Vrajesh Y. Modi

Consultant, Boston Consulting Group

Modi earned bachelor’s degrees in mechanical engineering and in management science from MIT in 2011, and an MBA from the MIT Sloan School of Management and a master’s in mechanical engineering from MIT in 2015. He is currently a consultant at The Boston Consulting Group, where he works on strategy, pricing, and operations projects. While at MIT, Modi served as president of the Undergraduate Association, and  served on the Committee on Graduate Programs, the Corporation Joint-Advisory Committee on Institute-wide Affairs, the Task Force on Student Engagement, and the Housing Strategy Group. He was also a coach for the Community Catalyst Leadership Program, a mentor for the Gordon Engineering Leadership Program, and involved with the Educational Council. For his work as an undergraduate, Modi was awarded the Karl Taylor Compton Prize.

Martin Y. Tang

Director of MTDD, Ltd.

Tang earned a bachelor’s degree in electrical engineering in 1970 from Cornell University, and a master’s in management from MIT’s Sloan School of Management in 1972. Currently, Tang is a private investor. For 16 years, he was with Spencer Stuart, a leading management consulting firm specializing in executive search and board director appointments. Prior to joining Spencer Stuart, Tang ran Norman Broadbent HK Ltd. in Hong Kong. From 1986 to 1988, he was an executive director of Techno-Ventures Ltd., a venture capital firm. Early in his career, he was with Bank of America in San Francisco and Taiwan, before serving as executive director of the South Sea Textile Manufacturing Co. Ltd. in Hong Kong and Indonesia. He has served on numerous MIT visiting committees, including Athletics, Humanities, and Social Sciences.  

Carmen M. Thain

Private investor

Thain earned a bachelor’s degree in architecture from MIT in 1978. She began her career as an assistant buyer at Bloomingdale’s, and was quickly promoted to buyer. She became the executive vice president for merchandising at The Pottery Barn, and continued in an executive position following the acquisition of The Pottery Barn by The Gap, Inc. Thain later became an independent consultant and is currently a private investor. For six years, she served as chair of the Board of Rye Country Day School in New York. She is active in promoting women’s health for Sloane Hospital for Women, part of the New York-Presbyterian Hospital. She currently serves on the MIT visiting committees for Architecture, Dean for Undergraduate Education, and Mathematics.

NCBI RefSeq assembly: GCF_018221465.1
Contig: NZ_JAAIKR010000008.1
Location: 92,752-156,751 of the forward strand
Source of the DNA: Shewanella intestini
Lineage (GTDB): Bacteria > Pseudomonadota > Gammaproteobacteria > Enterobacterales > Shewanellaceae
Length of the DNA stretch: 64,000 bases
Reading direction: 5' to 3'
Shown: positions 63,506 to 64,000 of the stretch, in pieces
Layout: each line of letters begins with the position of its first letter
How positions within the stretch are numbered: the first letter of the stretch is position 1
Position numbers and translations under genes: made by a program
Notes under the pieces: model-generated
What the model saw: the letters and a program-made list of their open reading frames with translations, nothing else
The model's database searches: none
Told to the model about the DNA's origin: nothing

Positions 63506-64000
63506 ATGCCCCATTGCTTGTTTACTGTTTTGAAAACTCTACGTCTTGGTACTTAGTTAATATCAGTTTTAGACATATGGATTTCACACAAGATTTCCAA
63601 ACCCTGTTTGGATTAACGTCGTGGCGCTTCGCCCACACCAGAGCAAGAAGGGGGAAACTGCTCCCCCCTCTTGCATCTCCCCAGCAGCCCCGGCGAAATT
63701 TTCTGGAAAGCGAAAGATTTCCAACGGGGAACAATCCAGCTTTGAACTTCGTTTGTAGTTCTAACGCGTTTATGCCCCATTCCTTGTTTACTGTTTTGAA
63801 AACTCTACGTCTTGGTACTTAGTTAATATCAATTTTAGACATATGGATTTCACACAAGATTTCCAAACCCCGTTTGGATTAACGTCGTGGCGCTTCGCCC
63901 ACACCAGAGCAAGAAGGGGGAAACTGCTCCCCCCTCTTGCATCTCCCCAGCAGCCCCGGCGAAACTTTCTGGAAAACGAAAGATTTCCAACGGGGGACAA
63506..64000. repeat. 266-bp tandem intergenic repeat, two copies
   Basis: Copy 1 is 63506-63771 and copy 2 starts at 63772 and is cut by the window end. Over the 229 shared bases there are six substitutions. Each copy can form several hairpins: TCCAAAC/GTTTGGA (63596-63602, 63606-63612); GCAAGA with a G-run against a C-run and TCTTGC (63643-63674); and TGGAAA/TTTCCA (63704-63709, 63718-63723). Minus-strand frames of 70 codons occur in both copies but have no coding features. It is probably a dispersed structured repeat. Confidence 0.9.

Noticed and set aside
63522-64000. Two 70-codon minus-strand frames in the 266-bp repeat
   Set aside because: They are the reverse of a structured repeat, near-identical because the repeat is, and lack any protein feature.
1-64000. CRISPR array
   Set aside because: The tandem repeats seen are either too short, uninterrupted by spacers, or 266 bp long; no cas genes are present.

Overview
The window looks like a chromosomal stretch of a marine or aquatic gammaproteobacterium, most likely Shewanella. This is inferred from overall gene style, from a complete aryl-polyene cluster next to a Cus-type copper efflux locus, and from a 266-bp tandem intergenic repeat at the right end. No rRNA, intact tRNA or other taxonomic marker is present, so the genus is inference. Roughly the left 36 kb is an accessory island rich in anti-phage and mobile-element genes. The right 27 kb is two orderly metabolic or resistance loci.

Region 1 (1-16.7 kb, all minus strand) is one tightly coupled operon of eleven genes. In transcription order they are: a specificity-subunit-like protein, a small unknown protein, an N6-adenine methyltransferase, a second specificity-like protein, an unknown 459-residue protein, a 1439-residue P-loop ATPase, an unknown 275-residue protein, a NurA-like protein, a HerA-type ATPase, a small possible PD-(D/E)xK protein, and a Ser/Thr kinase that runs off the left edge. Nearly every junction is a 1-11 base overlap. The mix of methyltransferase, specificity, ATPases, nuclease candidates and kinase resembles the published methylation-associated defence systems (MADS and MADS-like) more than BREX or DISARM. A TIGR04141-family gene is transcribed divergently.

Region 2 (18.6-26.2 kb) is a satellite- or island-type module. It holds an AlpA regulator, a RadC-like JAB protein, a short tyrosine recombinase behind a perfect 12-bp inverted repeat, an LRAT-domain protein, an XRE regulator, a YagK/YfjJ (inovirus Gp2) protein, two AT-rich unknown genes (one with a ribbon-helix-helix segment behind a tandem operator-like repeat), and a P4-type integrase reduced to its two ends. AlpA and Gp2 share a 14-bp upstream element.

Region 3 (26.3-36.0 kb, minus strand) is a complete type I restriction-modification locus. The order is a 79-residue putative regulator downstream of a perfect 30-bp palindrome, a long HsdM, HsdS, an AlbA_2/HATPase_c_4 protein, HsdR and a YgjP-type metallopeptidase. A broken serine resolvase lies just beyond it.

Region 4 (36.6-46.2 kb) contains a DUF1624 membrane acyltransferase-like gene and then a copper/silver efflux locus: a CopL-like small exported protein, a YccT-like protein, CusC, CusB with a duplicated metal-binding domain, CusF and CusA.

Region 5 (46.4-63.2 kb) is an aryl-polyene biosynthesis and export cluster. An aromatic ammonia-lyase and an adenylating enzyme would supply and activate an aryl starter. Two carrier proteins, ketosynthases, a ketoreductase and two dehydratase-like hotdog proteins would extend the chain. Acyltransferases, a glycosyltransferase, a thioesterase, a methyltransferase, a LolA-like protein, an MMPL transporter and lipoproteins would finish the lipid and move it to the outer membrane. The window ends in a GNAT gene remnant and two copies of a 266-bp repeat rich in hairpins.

Kenneth Wang

President of U.S. Summit Company

Wang earned a bachelor’s degree in economics from MIT in 1971, and an MBA from Harvard Business School in 1976. Today, Wang is president of U.S. Summit Company, based in New York, which markets and distributes ethical pharmaceuticals, specialty chemicals, and consumer products in Southeast Asia. Previously, he worked for Fairfield-Maxwell Ltd., Bank of America in New York City, in shipping and ship financing, and the Oceanic Petroleum Corporation. Wang also owns and operates golf-related properties in and around New York. He also serves on the MIT visiting committees for Architecture, Dean for Student Life, and Humanities. MIT awards include Life Sustaining Fellow (1979), Henry B. Kane ’24 Award (1993), Harold E. Lobdell ’17 Award (2006), and the Bronze Beaver (2010).